Dangerous chemicals seized at Ascension retail outlets

Wade McIntyre
The Ascension Sheriff’s Office seized around $32,000 in retail drugs after they were placed on the Controlled Dangerous Substance Act last week.

The Ascension Parish Sheriff’s Office began moving dangerous chemicals marketed as “bath salts” or “plant food” off the shelves of parish convenience stores Friday.

Sheriff Jeff Wiley said his office seized the products from 14 parish stores selling them after Gov. Bobby Jindal joined the Department of Health and Hospitals on Thursday announcing that the chemicals were placed on the Controlled Dangerous Substance Act.

It’s now illegal to possess, manufacture of distribute the products in the state.

Wiley said authorities were aware of the sale of the drugs in Ascension before Thursday, but until then, they could legally be sold.

A week before the drugs were made illegal, Ascension Parish Chief Deputy Tony Bacala said officers identified the area stores selling the products on their shelves.

As of Friday, Bacala said about 1,579 packages with a total retail value of $32,000 or more were seized. He said sellers usually pay about $8 per package for the products.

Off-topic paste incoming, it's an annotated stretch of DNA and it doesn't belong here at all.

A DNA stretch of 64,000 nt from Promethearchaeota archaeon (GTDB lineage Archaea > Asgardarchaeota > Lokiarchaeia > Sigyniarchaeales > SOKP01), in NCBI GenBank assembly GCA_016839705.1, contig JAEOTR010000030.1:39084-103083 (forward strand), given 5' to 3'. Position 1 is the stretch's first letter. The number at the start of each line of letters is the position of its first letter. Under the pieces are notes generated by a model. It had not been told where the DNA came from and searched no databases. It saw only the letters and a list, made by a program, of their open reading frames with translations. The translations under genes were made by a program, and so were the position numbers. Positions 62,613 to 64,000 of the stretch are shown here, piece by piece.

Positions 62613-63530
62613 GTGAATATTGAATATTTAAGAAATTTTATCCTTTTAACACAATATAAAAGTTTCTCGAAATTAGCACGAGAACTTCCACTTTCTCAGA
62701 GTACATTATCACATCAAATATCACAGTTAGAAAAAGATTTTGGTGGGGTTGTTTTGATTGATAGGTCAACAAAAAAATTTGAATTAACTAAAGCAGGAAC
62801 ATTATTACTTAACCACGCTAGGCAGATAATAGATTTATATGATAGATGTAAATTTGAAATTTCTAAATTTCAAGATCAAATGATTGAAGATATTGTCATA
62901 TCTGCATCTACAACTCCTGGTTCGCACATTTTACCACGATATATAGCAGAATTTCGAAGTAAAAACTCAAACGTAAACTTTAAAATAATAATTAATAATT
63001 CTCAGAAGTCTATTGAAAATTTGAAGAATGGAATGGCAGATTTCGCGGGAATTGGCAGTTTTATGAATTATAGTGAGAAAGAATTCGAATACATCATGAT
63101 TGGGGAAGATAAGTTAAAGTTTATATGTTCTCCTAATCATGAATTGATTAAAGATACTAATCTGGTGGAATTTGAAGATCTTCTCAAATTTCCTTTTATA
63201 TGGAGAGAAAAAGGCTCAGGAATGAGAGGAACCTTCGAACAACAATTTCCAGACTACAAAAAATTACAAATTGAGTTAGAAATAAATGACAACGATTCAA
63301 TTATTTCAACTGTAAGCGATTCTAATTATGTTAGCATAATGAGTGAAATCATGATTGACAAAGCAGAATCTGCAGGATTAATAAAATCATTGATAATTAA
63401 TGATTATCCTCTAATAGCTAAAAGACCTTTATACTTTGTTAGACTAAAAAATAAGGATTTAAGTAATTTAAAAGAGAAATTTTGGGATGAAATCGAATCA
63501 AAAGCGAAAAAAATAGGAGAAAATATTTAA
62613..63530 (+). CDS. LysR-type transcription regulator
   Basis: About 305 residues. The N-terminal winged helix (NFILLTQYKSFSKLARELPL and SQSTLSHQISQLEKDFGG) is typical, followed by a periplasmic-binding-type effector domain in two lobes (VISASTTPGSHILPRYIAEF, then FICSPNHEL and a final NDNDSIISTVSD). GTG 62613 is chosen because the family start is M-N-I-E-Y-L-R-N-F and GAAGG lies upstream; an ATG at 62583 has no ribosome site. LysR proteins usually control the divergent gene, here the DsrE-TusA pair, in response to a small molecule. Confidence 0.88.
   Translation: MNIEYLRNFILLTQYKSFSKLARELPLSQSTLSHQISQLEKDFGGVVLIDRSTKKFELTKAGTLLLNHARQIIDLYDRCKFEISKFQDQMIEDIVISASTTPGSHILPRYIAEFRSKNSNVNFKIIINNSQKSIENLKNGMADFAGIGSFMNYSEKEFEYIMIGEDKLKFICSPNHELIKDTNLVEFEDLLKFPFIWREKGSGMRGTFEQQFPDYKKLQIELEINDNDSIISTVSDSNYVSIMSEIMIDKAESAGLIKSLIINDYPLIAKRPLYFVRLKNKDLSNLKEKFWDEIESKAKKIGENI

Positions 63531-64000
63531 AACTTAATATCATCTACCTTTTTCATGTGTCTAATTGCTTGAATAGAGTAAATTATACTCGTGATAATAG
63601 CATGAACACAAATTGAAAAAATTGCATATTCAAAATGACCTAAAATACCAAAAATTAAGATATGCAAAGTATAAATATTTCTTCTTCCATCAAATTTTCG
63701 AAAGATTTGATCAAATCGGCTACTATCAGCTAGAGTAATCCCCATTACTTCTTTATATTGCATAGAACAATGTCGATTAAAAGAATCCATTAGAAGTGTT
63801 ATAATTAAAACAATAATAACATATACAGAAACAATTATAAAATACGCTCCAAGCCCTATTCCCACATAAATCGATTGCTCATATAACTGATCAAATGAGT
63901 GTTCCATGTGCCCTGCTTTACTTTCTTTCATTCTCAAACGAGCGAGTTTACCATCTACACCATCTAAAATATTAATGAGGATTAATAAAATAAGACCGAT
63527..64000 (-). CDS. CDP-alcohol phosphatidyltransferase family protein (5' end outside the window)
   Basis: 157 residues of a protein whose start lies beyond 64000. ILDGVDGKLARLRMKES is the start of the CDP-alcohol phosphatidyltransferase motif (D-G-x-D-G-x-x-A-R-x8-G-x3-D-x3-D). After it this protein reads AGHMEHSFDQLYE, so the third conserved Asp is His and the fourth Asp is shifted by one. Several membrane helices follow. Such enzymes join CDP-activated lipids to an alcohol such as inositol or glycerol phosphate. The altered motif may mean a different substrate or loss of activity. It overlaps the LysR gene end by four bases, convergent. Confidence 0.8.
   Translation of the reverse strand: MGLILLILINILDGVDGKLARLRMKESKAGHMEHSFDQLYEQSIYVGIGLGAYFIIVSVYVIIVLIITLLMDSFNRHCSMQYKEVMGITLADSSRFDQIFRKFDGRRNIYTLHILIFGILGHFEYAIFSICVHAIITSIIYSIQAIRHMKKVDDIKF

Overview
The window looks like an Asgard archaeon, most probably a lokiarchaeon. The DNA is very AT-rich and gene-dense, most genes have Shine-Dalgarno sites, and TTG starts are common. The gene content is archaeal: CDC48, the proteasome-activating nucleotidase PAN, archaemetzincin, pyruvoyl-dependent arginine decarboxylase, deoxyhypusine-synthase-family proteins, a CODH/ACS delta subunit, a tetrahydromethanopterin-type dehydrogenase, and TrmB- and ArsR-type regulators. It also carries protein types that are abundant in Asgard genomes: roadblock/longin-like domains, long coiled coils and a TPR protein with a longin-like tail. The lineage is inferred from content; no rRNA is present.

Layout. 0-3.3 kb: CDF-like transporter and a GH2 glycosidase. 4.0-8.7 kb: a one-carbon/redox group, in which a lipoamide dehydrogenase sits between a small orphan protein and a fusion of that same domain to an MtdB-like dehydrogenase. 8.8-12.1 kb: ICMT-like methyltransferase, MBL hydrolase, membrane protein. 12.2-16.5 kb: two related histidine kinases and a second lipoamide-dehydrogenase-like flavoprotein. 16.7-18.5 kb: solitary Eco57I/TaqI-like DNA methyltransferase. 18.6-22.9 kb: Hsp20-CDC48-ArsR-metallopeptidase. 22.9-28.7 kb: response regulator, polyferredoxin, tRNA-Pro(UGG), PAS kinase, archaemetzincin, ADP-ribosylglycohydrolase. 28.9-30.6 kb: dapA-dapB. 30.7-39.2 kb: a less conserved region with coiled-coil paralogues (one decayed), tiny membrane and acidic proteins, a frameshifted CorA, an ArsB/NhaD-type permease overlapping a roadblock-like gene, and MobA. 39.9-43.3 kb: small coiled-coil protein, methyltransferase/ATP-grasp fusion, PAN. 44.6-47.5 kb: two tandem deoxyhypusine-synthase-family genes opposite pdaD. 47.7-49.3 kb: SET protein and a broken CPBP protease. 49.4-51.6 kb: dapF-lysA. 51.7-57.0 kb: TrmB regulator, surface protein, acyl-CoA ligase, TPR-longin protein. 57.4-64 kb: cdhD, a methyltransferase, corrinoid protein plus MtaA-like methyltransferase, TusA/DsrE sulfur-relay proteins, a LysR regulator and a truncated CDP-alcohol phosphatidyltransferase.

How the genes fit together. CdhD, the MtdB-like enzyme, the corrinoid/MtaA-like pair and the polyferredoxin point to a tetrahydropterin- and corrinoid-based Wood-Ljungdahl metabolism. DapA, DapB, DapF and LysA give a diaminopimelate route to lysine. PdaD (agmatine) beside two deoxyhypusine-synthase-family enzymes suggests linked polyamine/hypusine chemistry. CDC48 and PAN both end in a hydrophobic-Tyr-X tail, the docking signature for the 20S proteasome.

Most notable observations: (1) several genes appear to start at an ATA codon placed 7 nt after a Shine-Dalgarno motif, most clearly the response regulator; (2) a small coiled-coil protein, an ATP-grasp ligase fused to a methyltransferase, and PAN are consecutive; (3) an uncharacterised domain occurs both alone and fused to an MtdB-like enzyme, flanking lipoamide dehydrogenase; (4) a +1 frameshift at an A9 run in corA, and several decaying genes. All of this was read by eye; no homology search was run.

The drugs are marketed under names such as Cloud-9, White Lightening, Scarface, White Dove, Hurricane Charlie and others. Often manufactured in China and India, and sold in individual bags online or in convenience stores, they are already banned in the United Kingdom and other countries.

Until they were taken off the market, Bacala said the drugs “wreaked havoc in our community.” He said the drugs were readily available, legal and powerful.

During about a 2-week period before the drugs were outlawed, Bacala said authorities encountered a sudden tidal wave of incidents.  They started hearing of reports from around the state from poison control centers and overwhelmed hospital ER’s. Then, locally, they began hearing from alarmed parents.

Det. Lt. Craig Beaman of the sheriff’s office welcomed the authority to take the dangerous drugs off the market.

"Users snort it most commonly,” Beaman said. “The high will last for several hours, then paranoia sets in while you’re on the high.”

He said users of the drugs have been treated for extreme paranoia, delusions, hallucinations, hypertension and more.

“The world of Cloud Nine changed Thursday,” Beaman said. “Now, its illegal, a Schedule I drug.”

A total of six chemicals in the products sold over the counters in Louisiana until Thursday have been added to the Schedule I list. Now they carry distribution and manufacturing penalties similar to heroin, with a possible 30-year prison sentence.

The governor’s office said Louisiana had received 165 calls  in the state for crises associated with the drugs since September 2010. The state received 57 percent of all the calls recorded nationwide, and more than seven times as many calls as Kentucky which ranked second in the highest number of calls received.

Six chemicals in the retail drugs are now outlawed.